Bahraini regime this year too has exploited the Arbaeen ceremony as an excuse to put a new wave of pressures and harassment on the Shiites of the country.
Al Khalifa regime published a statement under the pretext of the coronavirus fears, warning that anybody marking Arabaeen, the fortieth day of martyrdom of the grandson of Prophet Mohammad, Imam Hussein, at home collectively should expect criminal punishment. Also, the Awqaf (endowment) Directorate has banned any ceremonies marking the anniversary in the religious sites, mosques, and Husseinyahs.
Additionally, the ministry of interior in a provocative statement apparently threatening the Shiite majority unveiled a string of legal actions against participants in the ceremony.
The ministry said that according to Jaffaria Waqf’s statement and request for a ban on any assembly in Arbaeen, it is committed to taking preventive measures during the commemoration using live broadcast via social media to prevent any gatherings at homes. The statement talked about the commitments promised by the managers of the ceremonies to the preventive measures and broadcasting the commemoration live, threatening that anybody doing otherwise will have to expect legal consequences.
Such a threatening tone by the interior ministry is never new to the Shiites of the Persian Gulf tiny island as the ruling sunny Al Khalifa regularly threatens the majority sect in the country with punishment for their holding religious and political events.
Travel to Iran and Iraq banned in Bahrain
The government announced that travel to Iraq, where rests the holy shrine of Imam Hussein, is illegal, as so is to Iran, the second country with a Shiite majority and hosting holy sites.
Manama has banned the travel to the two predominantly Shiite countries while travel to other countries with even similar or even worse health conditions due to the coronavirus pandemic is allowed.
The Jaffaria Waqf, a state organization with members appointed by the ruler to address the Shiite affairs, in a statement had outlawed any Arabaeen ceremony except for those broadcast live on the social platform without large gatherings. The organization stipulated that the ceremony for live broadcast should not have more than 10 people and should not include elders, adding that any distribution of nadhr (donated food) in any way is not permitted under the state-declared protocols.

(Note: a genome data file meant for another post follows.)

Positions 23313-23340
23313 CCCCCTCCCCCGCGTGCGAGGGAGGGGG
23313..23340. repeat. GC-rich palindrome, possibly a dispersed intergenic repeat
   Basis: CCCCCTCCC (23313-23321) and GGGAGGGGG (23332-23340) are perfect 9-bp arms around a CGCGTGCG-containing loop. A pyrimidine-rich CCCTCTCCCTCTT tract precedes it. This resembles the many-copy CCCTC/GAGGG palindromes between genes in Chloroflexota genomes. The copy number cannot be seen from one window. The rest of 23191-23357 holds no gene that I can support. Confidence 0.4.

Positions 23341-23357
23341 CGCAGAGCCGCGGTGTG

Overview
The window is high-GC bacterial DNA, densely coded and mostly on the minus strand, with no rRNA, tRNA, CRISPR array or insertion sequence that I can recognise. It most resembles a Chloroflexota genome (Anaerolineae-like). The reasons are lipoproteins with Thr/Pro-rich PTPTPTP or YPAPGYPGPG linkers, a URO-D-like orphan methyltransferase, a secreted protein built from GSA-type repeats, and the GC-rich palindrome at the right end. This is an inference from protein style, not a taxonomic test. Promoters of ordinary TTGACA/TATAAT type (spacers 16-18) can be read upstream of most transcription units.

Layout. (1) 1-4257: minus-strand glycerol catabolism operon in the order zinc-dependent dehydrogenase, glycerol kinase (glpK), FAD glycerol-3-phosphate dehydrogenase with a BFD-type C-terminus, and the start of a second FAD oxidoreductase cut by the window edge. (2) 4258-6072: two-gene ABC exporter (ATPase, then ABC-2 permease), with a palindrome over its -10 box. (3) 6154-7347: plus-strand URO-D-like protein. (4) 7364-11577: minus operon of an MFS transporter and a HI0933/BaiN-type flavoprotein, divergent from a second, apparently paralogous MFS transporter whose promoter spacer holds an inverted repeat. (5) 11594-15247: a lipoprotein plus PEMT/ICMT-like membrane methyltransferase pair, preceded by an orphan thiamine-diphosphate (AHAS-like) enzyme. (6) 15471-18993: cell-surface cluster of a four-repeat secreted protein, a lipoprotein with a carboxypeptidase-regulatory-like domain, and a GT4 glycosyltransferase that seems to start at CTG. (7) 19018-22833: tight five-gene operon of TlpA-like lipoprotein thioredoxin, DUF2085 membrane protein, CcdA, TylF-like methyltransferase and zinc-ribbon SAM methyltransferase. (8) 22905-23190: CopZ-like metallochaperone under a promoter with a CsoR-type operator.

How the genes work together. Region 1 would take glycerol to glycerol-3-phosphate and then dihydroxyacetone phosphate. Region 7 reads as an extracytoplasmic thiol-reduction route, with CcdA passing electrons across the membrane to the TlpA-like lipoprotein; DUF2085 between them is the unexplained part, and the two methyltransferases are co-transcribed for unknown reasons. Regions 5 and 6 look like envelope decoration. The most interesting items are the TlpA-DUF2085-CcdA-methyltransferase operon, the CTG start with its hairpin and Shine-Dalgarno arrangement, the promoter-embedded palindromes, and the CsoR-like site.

Crackdown on Shiite preachers and panegyrists
Moreover, a couple of days before the Arabaeen, Bahraini forces detained two panegyrists, Ahmad al-Majed and Habib al-Mahdi, after they marked the martyrdom of Imam Reza, another grandson for Prophet Mohammad, delivering them to the prosecutor general. Another two, Mahdi Sahwan and Amir al-Baladi, were also summoned by police the day of Arabaeen.
Last week, the government authorities summoned five scholars and preachers— Sheikh Munir Al-Maatoq, Zahir Al-Khal, Jaber al-Shahrakani, Isa al-Mumen, and Mohammed Ali al-Mahfoudh.
Sheikh Hassan al-Deyhi, the deputy head of Al-Wefaq National Islamic Society, asserted that the government’s targeting of the clergy and panegyrists and also sacrilege to the Ashura icons and symbols was a “heinous crime” and “not less than the crime committed by Saddam,” referring to the fallen Iraqi dictator.
“If the Bahraini regime imagines that with these horrific attacks on the Ashura ceremonies and Islamic rituals it can annihilate Imam Hussein uprising’s values, it is living in illusion,” he was cited as saying.
Al-Deyhi addressed what he called “those who live in illusion”, telling them that they cannot battle the prising of Imam Hussein, who is in the Muslim world a symbol of the fight for freedom and resistance to oppression. “Anybody stood in the face of [Imam] Hussein is now in the ash heap of history, and you are no exception,” he warned the Al Khalifa rulers and crackdown czars.